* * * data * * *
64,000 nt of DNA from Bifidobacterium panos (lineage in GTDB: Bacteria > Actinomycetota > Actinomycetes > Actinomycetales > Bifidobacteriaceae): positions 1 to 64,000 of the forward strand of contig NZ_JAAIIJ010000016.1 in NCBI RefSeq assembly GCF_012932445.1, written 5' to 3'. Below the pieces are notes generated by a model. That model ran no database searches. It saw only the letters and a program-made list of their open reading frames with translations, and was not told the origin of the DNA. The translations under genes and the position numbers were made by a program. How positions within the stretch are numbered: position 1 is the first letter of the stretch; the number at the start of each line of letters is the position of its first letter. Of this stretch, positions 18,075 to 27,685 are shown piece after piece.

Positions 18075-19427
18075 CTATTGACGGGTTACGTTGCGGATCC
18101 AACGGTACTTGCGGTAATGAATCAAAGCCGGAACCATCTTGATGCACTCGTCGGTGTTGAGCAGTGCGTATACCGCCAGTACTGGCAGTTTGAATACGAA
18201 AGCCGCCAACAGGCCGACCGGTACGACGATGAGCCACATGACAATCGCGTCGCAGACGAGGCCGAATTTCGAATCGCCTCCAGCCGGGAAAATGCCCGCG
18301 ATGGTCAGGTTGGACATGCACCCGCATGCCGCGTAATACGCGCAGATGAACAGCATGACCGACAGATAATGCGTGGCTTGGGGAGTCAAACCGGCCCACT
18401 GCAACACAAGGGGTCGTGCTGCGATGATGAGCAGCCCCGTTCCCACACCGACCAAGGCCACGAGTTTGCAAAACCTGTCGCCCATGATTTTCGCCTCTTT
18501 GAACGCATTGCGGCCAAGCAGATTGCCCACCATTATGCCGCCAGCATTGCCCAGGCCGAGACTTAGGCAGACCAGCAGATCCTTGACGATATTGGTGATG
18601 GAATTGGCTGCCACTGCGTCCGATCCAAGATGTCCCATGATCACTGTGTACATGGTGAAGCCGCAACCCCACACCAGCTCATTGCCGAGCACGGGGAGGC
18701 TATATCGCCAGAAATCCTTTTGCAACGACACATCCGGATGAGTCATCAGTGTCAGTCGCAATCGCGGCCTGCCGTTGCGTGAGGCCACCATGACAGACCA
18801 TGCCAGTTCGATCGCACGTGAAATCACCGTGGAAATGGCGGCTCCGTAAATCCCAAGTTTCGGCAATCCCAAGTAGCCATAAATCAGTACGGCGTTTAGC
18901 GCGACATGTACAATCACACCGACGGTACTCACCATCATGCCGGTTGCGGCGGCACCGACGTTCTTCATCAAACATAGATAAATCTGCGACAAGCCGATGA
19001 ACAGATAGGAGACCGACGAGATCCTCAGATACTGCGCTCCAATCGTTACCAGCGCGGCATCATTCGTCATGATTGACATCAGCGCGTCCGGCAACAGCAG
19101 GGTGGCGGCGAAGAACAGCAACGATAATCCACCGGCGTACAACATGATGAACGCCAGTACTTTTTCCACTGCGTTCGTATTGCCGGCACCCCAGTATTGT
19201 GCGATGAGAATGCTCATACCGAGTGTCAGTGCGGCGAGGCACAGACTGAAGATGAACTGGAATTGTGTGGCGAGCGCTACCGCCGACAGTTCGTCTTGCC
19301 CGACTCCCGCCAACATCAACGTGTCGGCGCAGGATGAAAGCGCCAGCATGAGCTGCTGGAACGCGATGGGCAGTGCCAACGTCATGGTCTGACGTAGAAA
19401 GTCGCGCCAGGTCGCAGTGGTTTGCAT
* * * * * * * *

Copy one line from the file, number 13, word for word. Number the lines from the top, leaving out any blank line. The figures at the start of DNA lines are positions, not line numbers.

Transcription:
19001 ACAGATAGGAGACCGACGAGATCCTCAGATACTGCGCTCCAATCGTTACCAGCGCGGCATCATTCGTCATGATTGACATCAGCGCGTCCGGCAACAGCAG